Projects

Research project
This project aims to learn more about the health, development, wellbeing and fertility of young men conceived using ICSI whose fathers either had a problem with sperm production or a blockage preventing the passage of sperm. A number of studies have assessed the health and development of ICSI-conceived children, but only one study so far worldwide has evaluated ICSI-conceived young adults aged more than 18 years. We think it is extremely important to evaluate the health and fertility of young men conceived using ICSI because it is being used more and more frequently. More knowledge in this area will help us better inform couples who are struggling with infertility and assist fertility specialists worldwide. We conducted a similar study in 2013 in Victoria that looked at the health and development of young adults conceived with standard IVF (without ICSI) compared to young adults conceived spontaneously. The study was well received...
Research project
What is Vitality? There has been an increase in food allergy in recent years. The cause of this is unknown; however, the number of people experiencing allergic reactions has significantly increased. The aims of this study are to see the relationship between food allergy, vitamin D and immune function in infants. Who can take part? Mothers with infants: Age 6-8 weeks Planning to be primarily breastfed until 6 months of age (not exclusively bottle-fed) Living in Greater Melbourne, Victoria Who cannot take part? Infants already receiving vitamin D supplementation Infants born under 37 weeks gestation, under 2.5kg or with a significant medical problem What will I be asked to do? Participate in one initial home visit where we will collect samples. Complete 4 online surveys in your child’s first year of life. Attend a free allergy test appointment when your child turns one year old at the Royal Children’s Hospital...
Research project
CardioRegen The Melbourne Children’s Centre for Cardiovascular Genomics and Regenerative Medicine (CardioRegen) is an integrated clinical and research program across the Melbourne Children’s Campus and Parkville Precinct. Our vision is to transform the clinical care of patients with childhood heart disease by bringing together researchers across the translational continuum from discovery science to the clinic. CardioRegen encompasses three major research programs in Diagnostics, Discovery and Translation, which are broadly focused on understanding the genetic causes of childhood heart disease and developing novel regenerative therapies for children with heart failure. Childhood Heart Disease and Heart Failure Heart disease is the leading cause of death and disability in children, affecting up to 1 in 100 live births. Complex forms of childhood heart disease (CHD) often require multiple surgical interventions during early childhood and adolescence. Surgical advances over the past 20 years have dramatically increased survival rates, with more than 85% of children...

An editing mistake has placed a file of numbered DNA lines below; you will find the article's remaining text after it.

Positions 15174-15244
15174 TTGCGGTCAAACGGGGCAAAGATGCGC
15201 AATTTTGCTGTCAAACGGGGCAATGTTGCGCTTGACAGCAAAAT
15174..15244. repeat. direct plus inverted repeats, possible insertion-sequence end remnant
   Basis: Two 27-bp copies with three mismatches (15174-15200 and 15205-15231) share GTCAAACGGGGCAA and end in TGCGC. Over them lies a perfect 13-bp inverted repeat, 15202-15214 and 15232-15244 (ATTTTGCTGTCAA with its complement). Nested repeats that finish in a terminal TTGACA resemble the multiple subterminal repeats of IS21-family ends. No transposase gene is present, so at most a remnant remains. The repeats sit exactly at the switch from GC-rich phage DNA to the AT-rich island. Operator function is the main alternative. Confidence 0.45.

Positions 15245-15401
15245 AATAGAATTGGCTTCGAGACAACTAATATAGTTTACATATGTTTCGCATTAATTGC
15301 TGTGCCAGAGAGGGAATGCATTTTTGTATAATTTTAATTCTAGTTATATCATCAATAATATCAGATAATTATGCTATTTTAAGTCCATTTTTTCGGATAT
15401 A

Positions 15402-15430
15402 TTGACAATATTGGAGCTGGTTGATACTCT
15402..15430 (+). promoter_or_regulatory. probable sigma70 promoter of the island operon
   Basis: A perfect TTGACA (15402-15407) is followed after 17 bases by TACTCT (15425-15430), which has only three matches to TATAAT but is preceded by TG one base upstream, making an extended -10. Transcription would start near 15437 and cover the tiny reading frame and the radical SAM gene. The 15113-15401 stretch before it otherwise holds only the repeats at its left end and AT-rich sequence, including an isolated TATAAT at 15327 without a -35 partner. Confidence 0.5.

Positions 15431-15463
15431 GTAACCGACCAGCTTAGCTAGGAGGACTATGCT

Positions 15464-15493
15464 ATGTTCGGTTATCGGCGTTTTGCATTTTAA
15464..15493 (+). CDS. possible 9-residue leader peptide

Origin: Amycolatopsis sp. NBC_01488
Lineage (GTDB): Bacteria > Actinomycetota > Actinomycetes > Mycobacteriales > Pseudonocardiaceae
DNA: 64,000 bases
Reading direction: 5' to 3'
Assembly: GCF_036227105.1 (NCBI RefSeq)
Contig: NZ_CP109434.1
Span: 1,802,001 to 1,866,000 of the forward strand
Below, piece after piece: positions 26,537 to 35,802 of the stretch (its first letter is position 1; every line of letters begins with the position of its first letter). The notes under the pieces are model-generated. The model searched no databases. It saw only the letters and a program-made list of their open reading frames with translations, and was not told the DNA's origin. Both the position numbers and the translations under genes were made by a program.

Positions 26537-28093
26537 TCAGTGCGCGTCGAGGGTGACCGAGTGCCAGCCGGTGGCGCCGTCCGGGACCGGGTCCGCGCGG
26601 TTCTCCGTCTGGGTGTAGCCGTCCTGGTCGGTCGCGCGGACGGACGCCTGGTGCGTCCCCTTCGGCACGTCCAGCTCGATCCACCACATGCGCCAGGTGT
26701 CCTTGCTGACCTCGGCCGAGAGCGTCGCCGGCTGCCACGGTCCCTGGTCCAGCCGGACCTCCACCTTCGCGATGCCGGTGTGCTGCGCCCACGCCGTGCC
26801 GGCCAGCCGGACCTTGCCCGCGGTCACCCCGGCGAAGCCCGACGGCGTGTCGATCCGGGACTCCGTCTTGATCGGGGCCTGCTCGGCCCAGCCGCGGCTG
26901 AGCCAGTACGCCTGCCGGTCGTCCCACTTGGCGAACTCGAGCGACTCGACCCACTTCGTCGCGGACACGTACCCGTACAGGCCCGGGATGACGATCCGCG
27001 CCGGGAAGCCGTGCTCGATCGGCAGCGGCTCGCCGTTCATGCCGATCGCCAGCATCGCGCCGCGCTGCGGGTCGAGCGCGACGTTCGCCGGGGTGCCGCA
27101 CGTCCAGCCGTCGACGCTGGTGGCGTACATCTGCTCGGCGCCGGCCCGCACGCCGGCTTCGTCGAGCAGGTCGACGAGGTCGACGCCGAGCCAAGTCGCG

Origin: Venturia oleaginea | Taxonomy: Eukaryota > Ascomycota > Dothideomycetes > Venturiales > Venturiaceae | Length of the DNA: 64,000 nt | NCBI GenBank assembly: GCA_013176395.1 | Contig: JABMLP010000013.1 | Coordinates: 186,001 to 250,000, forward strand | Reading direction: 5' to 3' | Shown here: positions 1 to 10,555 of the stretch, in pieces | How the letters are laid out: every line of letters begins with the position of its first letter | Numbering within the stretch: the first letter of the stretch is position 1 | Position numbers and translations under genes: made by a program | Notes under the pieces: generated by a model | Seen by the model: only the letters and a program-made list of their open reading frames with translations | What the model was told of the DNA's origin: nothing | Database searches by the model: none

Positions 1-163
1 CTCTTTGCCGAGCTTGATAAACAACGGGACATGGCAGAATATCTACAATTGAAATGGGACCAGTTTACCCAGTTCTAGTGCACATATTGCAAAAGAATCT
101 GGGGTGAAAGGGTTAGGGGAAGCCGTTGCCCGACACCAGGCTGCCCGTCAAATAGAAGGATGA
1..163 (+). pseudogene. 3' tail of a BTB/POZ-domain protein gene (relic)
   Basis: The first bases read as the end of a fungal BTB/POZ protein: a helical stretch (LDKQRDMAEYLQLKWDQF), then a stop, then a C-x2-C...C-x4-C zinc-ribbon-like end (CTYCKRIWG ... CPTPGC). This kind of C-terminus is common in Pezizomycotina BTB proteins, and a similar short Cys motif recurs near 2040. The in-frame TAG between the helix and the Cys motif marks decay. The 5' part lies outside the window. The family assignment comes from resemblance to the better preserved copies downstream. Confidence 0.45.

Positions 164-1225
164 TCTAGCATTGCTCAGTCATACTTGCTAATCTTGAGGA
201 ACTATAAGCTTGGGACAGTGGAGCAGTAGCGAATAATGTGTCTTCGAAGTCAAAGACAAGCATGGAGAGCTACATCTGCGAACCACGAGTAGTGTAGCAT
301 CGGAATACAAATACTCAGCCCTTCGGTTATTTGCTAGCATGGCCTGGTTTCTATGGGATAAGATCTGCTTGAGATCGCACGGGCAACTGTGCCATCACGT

Research project
About the Australian and New Zealand Childhood Arthritis Risk factor Identification STudY (ANZ-CLARITY) In this research project, we are establishing a national juvenile idiopathic arthritis (JIA) biobank, called ANZ-CLARITY (Australian and New Zealand ChiLdhood Arthritis Risk factor Identification sTudY). The ANZCLARITY study working to better understand the form of childhood arthritis called JIA in hopes of improving care, identifying cause, and eventually, finding a cure. JIA belongs to a group of illnesses called autoimmune diseases. Your body has an immune system, which fights germs and keeps you healthy. In autoimmune diseases the body’s immune system mistakes a normal part of the body for something foreign (like a germ), and starts attacking the body itself. In JIA the immune system attacks the joints and sometimes other body tissues. This is called an autoimmune process and we do not understand exactly how and why this happens. The symptoms of JIA are joint...
Research project
Unlocking the secrets of hearing loss VicCHILD is the Victorian Childhood Hearing Impairment Longitudinal Databank. It's a Victorian register and research databank of children born with a permanent hearing loss. VicCHILD ultimately aims to help children with permanent hearing loss reach their full developmental potentials. Update your contact details Register your interest in VicChild As of January 2018, over 700 families have already contributed data to VicCHILD. The databank holds a range of information about all Victorian children born with a permanent hearing loss. The information collected and stored by VicCHILD will: help researchers and health professionals gain a better understanding of the causes and outcomes of childhood hearing loss help researchers understand why some children with a hearing loss do well, while others face greater difficulties improve intervention and treatment and ultimately the lives of children with permanent hearing loss and their families. If your child was born with...